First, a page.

Geoff Ficke and his consulting firm, Duquesa Marketing, Inc. ( has assisted businesses large and small, domestic and international, entrepreneurs, inventors and students in new product development, capital formation, licensing, marketing, sales and business plans and successful implementation of his customized strategies. He is a Senior Fellow at the Page Center for Entrepreneurial Studies, Business School, Miami University, Oxford, Ohio.

News Update: Hertz Global Acquires Dollar Thrifty For $1.2 Billion Cash and Stock


Enterprise Rent A Car Franchise

enterprise rent a car franchise

Tips And Suggestions On Car Rental

There are several things that you need to be aware of if you plan to rent a car for your vacation.

There are many car rental agencies that would be more than willing to conduct business with you so you don’t have to worry about where to rent. The choice is up to you as to whether you will be choosing the services of a national franchise or a smaller car rental company. It is just important to bear in mind that you know you are dealing with a reputable agent when you can select from a wide selection of cars whether it is compact economy ones or the luxury types. The cars should be in good shape and have the basic features like power steering, air conditioning, automatic transmission and others. The car rental company should also be able to provide options like luggage racks or car seats if necessary. As much as possible, secure important information before you make any reservation.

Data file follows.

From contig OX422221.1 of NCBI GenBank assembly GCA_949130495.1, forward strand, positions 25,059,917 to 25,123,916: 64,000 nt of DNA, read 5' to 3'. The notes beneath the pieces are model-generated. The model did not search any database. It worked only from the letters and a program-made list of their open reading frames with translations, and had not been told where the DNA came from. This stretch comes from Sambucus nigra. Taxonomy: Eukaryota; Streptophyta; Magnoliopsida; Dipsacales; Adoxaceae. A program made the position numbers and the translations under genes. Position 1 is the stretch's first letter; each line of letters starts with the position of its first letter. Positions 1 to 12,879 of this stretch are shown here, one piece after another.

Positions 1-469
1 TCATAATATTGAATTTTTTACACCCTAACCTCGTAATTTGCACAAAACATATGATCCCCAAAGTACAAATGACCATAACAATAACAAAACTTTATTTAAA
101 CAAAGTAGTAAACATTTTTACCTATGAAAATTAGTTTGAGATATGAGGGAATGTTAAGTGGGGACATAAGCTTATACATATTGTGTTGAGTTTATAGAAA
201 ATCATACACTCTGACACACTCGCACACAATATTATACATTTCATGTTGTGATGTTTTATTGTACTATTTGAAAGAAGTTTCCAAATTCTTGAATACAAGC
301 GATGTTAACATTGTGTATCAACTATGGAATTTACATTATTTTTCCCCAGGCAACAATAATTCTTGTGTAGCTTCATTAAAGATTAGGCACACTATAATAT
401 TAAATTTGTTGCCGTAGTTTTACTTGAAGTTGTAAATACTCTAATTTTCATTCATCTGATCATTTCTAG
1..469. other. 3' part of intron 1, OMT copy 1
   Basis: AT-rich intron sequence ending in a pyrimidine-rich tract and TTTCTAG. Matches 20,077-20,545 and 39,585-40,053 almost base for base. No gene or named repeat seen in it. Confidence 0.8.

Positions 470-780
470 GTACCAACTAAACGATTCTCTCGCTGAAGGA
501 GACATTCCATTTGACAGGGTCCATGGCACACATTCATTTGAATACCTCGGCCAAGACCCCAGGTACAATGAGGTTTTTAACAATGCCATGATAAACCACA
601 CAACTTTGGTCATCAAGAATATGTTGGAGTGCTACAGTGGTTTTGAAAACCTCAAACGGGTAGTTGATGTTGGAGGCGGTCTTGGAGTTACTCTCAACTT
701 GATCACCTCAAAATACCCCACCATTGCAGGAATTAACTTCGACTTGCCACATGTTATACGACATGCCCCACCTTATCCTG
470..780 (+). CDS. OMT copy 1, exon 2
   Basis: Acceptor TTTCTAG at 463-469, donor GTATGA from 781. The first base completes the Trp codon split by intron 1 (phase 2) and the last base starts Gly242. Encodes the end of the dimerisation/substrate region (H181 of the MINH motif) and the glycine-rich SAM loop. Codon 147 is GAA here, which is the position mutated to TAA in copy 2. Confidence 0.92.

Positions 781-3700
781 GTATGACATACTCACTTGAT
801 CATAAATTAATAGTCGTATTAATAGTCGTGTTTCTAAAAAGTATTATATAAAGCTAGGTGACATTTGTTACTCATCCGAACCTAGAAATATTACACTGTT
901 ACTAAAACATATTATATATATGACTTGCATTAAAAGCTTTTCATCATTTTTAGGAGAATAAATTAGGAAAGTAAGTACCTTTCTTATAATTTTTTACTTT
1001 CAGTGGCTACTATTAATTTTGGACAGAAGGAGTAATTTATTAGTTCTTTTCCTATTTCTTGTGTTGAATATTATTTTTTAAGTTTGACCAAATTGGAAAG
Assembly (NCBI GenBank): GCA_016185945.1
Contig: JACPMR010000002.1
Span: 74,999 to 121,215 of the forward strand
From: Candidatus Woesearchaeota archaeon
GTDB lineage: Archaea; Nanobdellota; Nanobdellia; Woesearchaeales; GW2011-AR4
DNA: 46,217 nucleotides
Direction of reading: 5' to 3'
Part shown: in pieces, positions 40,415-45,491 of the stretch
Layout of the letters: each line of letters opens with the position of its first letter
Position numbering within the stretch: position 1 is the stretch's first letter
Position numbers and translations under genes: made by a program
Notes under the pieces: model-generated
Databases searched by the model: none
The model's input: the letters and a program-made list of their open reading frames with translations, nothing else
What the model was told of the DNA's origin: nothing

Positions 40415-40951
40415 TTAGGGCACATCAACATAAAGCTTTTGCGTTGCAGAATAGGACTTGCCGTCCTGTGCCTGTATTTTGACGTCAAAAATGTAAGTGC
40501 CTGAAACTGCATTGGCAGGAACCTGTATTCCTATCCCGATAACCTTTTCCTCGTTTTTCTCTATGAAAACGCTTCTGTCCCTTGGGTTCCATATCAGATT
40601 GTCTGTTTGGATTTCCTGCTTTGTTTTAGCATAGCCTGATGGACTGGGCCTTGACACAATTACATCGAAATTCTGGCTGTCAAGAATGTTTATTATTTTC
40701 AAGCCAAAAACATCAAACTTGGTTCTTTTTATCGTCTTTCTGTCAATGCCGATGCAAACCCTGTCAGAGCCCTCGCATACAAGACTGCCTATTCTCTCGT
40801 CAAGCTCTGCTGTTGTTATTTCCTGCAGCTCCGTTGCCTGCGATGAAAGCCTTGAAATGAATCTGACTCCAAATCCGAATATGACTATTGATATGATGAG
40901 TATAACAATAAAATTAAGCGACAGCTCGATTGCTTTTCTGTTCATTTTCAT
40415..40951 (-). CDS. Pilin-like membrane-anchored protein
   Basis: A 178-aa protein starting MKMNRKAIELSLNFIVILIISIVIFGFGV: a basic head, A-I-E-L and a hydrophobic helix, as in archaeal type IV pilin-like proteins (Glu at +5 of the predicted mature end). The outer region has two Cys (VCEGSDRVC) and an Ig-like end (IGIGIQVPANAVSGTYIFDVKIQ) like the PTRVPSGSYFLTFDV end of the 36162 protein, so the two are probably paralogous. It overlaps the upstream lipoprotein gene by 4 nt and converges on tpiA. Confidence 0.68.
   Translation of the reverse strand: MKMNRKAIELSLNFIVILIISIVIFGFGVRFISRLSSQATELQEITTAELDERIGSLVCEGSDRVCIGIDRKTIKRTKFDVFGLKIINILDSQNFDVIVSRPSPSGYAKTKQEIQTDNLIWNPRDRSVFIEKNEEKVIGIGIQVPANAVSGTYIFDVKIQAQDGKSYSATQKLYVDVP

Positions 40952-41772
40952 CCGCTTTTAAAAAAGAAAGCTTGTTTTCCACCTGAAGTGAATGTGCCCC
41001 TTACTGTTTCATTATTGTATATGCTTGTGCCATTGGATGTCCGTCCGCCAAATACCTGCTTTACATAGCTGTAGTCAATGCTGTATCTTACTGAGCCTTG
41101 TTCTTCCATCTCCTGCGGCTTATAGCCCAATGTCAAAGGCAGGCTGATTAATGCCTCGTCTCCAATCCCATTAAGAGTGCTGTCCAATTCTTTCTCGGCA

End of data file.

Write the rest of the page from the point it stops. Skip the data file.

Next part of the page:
Most people would want to get competitive rates and the best deal possible so they spend quite some time reviewing major car rental companies. But going through numerous companies can be tedious and time consuming. For those of you who do not have the luxury of time to go through many car rental companies in order to conduct some comparison shopping, you can consider travel related websites to do the price comparison shopping for you. In this manner, you spend less time researching. The disadvantage though is that some travel websites don’t extend the website offers and savings of car rental companies. So basically, it will all boil down to the amount of time you are willing to spend researching or opting for travel related websites instead.